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Author Topic: Power management  (Read 340 times)

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Offline koen.paesTopic starter

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Power management
« on: February 28, 2013, 02:08:21 AM »
Hello everybody,

I am currently working on a thesis project, investigating an IRB1600 robot (ABB). I am new in the field of robotics and I was wondering about the way power is managed in the robot-controller.

When one of the motors is generating electric power (because the joint is moving with gravity for instance), is this power then redirected to the other motors or does it get lost? And in case all the motors together produce more power than they consume, is power sent back to the net or dissipated somehow?

Any hints or references to relevant literature are  very welcome...

thanks,
Koen

Offline newInRobotics

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Re: Power management
« Reply #1 on: February 28, 2013, 03:34:46 AM »
When one of the motors is generating electric power (because the joint is moving with gravity for instance), is this power then redirected to the other motors or does it get lost?
As far as I know, robot motors (servos in this case) do not get powered off until robot is in its 'parked' position, hence none of the motors work as a generator. Reason being is that gravity cannot be trusted as it is an external force and cannot be controlled. So even if robot is lowering something towards the ground, servos are actively working against gravity to keep required velocity of the end-effector and to follow path correctly.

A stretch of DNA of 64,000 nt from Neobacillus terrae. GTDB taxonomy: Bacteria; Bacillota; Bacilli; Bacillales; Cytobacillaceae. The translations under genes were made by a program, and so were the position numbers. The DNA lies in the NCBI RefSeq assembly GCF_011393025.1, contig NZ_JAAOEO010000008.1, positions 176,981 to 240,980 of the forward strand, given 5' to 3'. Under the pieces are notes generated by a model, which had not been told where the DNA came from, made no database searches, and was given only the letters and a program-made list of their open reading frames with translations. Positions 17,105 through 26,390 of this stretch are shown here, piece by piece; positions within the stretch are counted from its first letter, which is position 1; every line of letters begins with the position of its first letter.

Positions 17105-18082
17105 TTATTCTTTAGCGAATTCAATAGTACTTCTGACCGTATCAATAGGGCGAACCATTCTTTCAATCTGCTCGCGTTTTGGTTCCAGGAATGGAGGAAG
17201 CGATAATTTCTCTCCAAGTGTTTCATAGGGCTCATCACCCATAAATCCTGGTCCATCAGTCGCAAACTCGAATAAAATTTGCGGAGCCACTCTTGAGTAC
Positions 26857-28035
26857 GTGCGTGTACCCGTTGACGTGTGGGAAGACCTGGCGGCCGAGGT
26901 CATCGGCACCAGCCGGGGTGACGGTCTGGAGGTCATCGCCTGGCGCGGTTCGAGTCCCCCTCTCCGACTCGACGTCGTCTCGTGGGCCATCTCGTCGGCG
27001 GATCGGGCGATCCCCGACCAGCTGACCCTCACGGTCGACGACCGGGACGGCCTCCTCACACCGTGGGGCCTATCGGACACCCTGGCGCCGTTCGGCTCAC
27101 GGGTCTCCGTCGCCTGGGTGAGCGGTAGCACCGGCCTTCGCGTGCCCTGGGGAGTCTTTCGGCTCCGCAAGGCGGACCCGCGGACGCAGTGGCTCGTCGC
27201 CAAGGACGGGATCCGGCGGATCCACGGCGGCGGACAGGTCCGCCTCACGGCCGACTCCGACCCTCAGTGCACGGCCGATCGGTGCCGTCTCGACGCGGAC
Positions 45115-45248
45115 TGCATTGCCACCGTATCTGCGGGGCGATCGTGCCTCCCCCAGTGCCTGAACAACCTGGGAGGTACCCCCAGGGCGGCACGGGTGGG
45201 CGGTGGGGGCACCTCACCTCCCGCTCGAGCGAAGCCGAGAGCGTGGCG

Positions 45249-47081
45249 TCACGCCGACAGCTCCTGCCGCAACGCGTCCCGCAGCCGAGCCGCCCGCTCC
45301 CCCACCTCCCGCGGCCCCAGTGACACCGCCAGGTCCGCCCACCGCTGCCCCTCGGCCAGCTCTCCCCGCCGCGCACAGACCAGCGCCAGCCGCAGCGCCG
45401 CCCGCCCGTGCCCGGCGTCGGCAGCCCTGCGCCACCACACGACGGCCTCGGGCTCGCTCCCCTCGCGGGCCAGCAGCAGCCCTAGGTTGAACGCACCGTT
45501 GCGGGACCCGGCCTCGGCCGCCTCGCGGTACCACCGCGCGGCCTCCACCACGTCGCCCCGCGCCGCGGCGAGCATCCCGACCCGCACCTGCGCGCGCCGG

And in case all the motors together produce more power than they consume, is power sent back to the net or dissipated somehow?
Motor can never produce more power than it consumes in the same amount of time or travel distance. So, to raise end-effector to 125cm height will take more power than can be generated by letting robot go 'floppy' and motors being spun by gravity until end-effector touches the ground.
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Offline jwatte

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Re: Power management
« Reply #2 on: February 28, 2013, 09:41:12 AM »
Temporarily, a motor can generate voltage spikes that need to be dissipated, or the motor controller will be damaged. Typically, you use a flyback diode reverse biased across the appropriate leg of the controlling H bridge.
Some controllers can also short the motor terminals together when not providing power, which dissipates the generated power as heat and braking power.

Offline Billy

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Re: Power management
« Reply #3 on: February 28, 2013, 02:49:20 PM »
As far as I know, robot motors (servos in this case) do not get powered off until robot is in its 'parked' position, hence none of the motors work as a generator.

There are two ways to decelerate an active motor, both of which have the motor acting as a generator:
  • Short motor windings when when the PWM pulse if off, in which case the current generated by the spinning motor is circulated through the motor and dissipated as heat.
  • Allow that generated energy back into the power buss to be used by other loads, and if needed connect a resistor to the buss to prevent the bus voltage from getting too high. You'll hear the term "braking resistor" or "regen resistor" occasionally and the usual implementation is to short them across a buss that is approaching overvoltage from a decelerating motor acting as a generator. Resistors can also be connected directly across the motor leads to stop the motor and I think that was more common in the old days.  These days when you hear about regenerative technology in the hybrid cars, instead of using a resistor, they put the energy back into the battery.

You can't slow down a motor without taking energy out of it, and by definition, the motor is acting as a generator.
If you simply disconnect the motor, it will not act as a generator and will take much longer to slow down, so I do not consider that as decelerating. Friction will stop it eventually, in which case the motor is acting as a heater.



 


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